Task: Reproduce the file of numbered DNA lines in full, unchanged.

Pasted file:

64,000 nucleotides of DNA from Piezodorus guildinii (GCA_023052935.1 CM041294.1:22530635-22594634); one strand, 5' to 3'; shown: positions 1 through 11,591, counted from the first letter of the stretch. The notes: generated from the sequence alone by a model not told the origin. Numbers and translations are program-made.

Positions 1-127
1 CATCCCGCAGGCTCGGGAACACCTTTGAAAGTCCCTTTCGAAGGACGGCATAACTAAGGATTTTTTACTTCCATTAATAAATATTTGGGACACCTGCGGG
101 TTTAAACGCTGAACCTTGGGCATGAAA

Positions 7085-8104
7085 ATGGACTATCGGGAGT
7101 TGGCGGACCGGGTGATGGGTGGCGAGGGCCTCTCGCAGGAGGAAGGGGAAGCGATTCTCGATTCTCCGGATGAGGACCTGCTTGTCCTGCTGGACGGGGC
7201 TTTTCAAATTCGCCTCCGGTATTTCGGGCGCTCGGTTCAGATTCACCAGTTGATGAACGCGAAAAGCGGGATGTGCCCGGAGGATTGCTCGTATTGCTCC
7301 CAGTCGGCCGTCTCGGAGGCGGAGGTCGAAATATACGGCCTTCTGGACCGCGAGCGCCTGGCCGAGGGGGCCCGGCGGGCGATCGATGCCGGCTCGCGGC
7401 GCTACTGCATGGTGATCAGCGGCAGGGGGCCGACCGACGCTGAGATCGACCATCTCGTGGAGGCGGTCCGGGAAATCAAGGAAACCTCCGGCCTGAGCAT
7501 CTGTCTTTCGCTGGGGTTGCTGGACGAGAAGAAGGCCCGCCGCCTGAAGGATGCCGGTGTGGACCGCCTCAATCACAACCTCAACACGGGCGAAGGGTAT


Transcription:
64,000 nucleotides of DNA from Piezodorus guildinii (GCA_023052935.1 CM041294.1:22530635-22594634); one strand, 5' to 3'; shown: positions 1 through 11,591, counted from the first letter of the stretch. The notes: generated from the sequence alone by a model not told the origin. Numbers and translations are program-made.

Positions 1-127
1 CATCCCGCAGGCTCGGGAACACCTTTGAAAGTCCCTTTCGAAGGACGGCATAACTAAGGATTTTTTACTTCCATTAATAAATATTTGGGACACCTGCGGG
101 TTTAAACGCTGAACCTTGGGCATGAAA

Positions 7085-8104
7085 ATGGACTATCGGGAGT
7101 TGGCGGACCGGGTGATGGGTGGCGAGGGCCTCTCGCAGGAGGAAGGGGAAGCGATTCTCGATTCTCCGGATGAGGACCTGCTTGTCCTGCTGGACGGGGC
7201 TTTTCAAATTCGCCTCCGGTATTTCGGGCGCTCGGTTCAGATTCACCAGTTGATGAACGCGAAAAGCGGGATGTGCCCGGAGGATTGCTCGTATTGCTCC
7301 CAGTCGGCCGTCTCGGAGGCGGAGGTCGAAATATACGGCCTTCTGGACCGCGAGCGCCTGGCCGAGGGGGCCCGGCGGGCGATCGATGCCGGCTCGCGGC
7401 GCTACTGCATGGTGATCAGCGGCAGGGGGCCGACCGACGCTGAGATCGACCATCTCGTGGAGGCGGTCCGGGAAATCAAGGAAACCTCCGGCCTGAGCAT
7501 CTGTCTTTCGCTGGGGTTGCTGGACGAGAAGAAGGCCCGCCGCCTGAAGGATGCCGGTGTGGACCGCCTCAATCACAACCTCAACACGGGCGAAGGGTAT